Too many business owners and managers look at on-boarding as the cost to be paid before a new hire is up and running and, at last, a productive contributor. This point of view leads to cutting corners or piling things on faster than they can be correctly learned. Often, the result is the poorly trained person is then thrown in to sink or swim. No wonder so many quit in the first 30 days.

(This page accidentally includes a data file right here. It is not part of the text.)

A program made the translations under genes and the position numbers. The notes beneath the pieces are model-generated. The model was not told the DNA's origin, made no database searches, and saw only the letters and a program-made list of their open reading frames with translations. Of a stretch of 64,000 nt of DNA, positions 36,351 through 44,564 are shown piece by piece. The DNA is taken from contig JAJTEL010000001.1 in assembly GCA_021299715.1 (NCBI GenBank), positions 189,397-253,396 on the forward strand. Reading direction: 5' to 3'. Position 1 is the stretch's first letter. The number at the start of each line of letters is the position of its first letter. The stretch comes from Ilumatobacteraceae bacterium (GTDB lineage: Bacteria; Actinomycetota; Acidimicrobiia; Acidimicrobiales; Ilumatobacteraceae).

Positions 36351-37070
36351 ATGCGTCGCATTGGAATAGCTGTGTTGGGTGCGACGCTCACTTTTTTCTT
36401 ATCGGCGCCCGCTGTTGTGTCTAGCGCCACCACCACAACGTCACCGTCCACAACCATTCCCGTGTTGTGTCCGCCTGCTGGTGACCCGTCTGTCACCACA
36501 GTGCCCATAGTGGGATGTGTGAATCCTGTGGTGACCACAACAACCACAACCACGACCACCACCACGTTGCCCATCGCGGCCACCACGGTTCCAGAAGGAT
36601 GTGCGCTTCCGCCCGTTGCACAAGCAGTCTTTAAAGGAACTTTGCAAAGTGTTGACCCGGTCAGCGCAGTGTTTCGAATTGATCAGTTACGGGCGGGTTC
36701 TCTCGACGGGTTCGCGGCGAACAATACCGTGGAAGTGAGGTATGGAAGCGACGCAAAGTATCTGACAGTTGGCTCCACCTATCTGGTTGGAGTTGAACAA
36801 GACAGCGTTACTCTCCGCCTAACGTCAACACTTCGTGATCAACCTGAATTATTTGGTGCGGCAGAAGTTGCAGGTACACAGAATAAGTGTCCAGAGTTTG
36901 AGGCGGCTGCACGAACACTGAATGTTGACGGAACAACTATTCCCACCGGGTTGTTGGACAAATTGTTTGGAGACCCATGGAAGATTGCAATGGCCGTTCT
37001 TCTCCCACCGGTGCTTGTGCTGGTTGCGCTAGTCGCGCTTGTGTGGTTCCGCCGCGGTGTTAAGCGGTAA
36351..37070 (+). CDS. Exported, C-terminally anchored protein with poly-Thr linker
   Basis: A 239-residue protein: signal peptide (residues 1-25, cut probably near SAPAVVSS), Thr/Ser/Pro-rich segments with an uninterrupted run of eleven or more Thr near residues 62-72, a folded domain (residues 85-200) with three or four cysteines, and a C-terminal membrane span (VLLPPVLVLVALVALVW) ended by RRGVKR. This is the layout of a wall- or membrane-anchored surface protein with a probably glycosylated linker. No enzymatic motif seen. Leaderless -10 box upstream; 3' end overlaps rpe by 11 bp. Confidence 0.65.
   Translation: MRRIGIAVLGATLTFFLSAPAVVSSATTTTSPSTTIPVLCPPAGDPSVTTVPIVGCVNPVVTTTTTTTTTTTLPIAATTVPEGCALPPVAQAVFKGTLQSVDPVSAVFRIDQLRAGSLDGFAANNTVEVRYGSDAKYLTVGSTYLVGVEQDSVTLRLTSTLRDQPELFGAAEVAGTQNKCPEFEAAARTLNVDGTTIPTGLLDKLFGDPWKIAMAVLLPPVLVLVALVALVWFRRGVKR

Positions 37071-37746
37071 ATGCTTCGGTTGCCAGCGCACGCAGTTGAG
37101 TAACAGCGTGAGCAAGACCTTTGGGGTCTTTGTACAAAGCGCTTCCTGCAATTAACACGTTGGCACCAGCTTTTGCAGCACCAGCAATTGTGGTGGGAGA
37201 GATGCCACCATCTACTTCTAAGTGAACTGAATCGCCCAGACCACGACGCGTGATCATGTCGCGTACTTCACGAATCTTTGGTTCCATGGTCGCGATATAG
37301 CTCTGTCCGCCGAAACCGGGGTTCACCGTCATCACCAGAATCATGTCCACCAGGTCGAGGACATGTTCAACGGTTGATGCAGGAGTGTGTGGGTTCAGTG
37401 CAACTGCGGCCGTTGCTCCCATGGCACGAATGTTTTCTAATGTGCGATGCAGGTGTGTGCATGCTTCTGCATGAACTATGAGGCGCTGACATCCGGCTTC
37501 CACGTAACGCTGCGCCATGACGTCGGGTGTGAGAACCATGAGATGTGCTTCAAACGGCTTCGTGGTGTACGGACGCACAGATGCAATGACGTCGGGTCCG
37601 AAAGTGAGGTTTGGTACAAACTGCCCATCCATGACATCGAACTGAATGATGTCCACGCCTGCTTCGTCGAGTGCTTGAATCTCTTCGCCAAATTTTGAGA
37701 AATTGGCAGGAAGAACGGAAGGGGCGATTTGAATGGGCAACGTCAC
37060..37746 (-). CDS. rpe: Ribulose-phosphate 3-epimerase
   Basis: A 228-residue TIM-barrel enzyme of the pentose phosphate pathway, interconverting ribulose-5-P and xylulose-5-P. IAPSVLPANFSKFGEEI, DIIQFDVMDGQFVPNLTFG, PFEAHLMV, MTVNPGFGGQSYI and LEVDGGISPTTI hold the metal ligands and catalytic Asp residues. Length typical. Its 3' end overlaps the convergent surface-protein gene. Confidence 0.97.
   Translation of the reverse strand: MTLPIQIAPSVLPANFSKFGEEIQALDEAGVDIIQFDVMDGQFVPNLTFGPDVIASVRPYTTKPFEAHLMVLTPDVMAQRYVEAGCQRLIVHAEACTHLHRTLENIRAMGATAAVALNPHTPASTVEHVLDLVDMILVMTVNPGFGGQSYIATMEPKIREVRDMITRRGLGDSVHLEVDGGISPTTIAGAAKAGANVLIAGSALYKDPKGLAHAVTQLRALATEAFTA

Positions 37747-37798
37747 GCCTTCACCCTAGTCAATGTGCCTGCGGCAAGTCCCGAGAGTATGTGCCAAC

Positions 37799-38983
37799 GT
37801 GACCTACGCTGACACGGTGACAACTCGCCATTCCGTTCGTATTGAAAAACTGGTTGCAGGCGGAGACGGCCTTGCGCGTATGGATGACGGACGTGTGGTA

The alternative is to look at on-boarding as an investment. That’s when the owner or manager takes the time to personally engage the employee with a well-developed training/orientation program from day one. This “investment strategy” increases productivity dramatically and minimizes costly employee turnover too.